Assessing mobility difficulties for cross-national comparisons: results from the World Health Organization Study on Global AGEing and Adult Health

Benjamin D Capistrant, M Maria Glymour, Lisa F Berkman
Journal of the American Geriatrics Society 2014, 62 (2): 329-35

OBJECTIVES: To assess the correspondence between self-reported and measured indicators of mobility disability in older adults in six low- and middle-income countries (LMICs).

DESIGN: Cross-sectional analysis of Study on Global AGEing and Adult Health (SAGE).

SETTING: Household surveys in China, India, Russia, South Africa, Ghana, and Mexico.

PARTICIPANTS: Community-dwelling SAGE respondents aged 65 and older (N = 12,215).

MEASUREMENTS: Objective mobility was assessed according to a 4-m timed walk at normal pace conducted in the respondent's home; slow walking speed was defined according to the Fried frailty criteria (lowest quintile of walking speed, adjusted for age and height). Self-reported mobility difficulty was assessed according to a question about ability to walk 1 km; this response was dichotomized into any versus no self-reported difficulty walking 1 km (reference no difficulty). The age- (5-year groups) and sex-specific probability of self-reporting difficulty walking 1 km was estimated in those with a measured slow walk using logistic regression.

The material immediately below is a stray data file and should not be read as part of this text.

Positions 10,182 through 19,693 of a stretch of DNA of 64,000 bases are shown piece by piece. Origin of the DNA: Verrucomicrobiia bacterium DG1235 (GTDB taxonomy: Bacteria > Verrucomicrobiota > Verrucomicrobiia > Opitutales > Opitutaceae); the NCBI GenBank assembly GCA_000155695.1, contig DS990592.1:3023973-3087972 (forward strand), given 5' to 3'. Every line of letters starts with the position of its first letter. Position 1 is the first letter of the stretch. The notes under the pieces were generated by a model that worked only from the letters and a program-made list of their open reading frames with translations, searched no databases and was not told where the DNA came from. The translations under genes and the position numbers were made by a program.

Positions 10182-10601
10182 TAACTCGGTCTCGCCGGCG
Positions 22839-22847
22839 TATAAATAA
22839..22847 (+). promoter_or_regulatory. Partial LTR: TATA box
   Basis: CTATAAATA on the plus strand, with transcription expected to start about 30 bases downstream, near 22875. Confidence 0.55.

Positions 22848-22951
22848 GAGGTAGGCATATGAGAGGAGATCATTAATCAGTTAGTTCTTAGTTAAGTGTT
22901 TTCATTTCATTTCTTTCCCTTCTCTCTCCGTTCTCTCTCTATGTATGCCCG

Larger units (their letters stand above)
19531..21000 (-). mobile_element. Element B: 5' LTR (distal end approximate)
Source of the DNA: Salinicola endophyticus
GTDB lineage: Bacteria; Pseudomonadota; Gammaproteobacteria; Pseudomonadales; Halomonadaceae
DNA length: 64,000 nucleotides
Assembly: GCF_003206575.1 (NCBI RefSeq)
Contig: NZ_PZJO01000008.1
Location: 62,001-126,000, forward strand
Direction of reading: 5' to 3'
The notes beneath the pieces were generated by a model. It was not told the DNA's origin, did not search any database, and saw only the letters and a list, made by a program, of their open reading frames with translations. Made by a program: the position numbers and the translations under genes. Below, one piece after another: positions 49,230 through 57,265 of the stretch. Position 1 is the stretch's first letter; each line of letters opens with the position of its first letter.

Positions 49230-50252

RESULTS: Between 42% and 76% of people aged 65 and older reported any difficulty walking 1 km. Average walking speed was slowest in Russia (0.61 m/s) and fastest in China (0.88 m/s). The probabilities of reporting any difficulty walking 1 km in women aged 65 to 69, for example, with a slow walk varied (China = 0.35, India = 0.90, Russia = 0.68, South Africa = 0.81, Ghana = 0.91, Mexico = 0.73; test of country differences P < .001). There was significant variation at older ages, albeit smaller in magnitude. Patterns were similar for men.

CONCLUSION: Although correspondence between an objective and self-reported measure of mobility was generally high, correspondence differed significantly between LMICs. International comparisons of self-reported disability measures for clinical, prevention, and policy guidelines in LMICs should consider that self-reported data may not correspond to objective measures uniformly between countries.

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